The garment, known as an imperial kesi ground formal robe, dates from the Qing dynasty of the 19th century.
It was found in a wardrobe at a house in the Highlands.
It went under the hammer at Edinburgh-based auction house Lyon and Turnbull, valued at £2500. But it sold for £15,000.
The original owner, who hasn't been named, said "We couldn't believe it went so far over the estimate, especially as I was just about to send it off to the charity shop."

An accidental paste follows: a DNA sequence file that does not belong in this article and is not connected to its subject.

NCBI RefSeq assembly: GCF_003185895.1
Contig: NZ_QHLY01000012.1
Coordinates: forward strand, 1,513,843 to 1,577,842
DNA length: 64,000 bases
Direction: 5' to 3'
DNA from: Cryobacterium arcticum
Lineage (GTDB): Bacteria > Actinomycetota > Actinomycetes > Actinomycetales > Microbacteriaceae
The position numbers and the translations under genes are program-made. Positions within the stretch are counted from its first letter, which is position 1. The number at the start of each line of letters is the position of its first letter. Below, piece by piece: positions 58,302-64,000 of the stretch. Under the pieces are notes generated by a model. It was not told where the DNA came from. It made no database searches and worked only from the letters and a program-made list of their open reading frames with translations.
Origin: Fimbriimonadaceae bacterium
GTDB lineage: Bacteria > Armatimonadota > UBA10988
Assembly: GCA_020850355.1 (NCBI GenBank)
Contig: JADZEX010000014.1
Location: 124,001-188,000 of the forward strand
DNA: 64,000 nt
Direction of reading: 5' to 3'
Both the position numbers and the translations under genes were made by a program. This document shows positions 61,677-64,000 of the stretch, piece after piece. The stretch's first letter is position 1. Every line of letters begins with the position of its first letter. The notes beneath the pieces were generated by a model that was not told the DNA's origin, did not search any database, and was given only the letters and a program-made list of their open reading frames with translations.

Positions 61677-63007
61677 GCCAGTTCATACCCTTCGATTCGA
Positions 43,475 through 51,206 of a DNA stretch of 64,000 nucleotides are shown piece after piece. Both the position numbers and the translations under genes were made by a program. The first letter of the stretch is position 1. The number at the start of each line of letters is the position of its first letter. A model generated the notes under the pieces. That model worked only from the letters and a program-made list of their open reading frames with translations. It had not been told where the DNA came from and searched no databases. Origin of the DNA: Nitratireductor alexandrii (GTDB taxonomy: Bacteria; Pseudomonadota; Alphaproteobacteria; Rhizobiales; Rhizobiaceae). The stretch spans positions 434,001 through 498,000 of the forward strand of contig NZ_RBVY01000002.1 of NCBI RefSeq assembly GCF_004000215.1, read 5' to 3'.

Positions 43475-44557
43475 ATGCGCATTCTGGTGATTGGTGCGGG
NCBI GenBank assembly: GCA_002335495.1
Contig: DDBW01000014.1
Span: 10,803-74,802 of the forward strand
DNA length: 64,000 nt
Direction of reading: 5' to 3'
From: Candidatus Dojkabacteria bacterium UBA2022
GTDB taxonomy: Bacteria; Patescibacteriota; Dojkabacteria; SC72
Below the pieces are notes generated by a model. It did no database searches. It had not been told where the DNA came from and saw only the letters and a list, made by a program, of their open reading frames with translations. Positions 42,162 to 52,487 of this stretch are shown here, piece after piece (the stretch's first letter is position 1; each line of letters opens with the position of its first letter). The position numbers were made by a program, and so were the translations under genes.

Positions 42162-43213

The robe has a woven gold dragon on a decorative background. The dragon symbolised the emperor, who gave permission to wear the robe.
Lyon and Turnbull said it is unclear how the robe came to be at the house in Scotland, although the country does have a history of travel to the Far East by seafarers, soldiers, colonial administrators and merchant bankers. It is understood the robe will now be returning to China.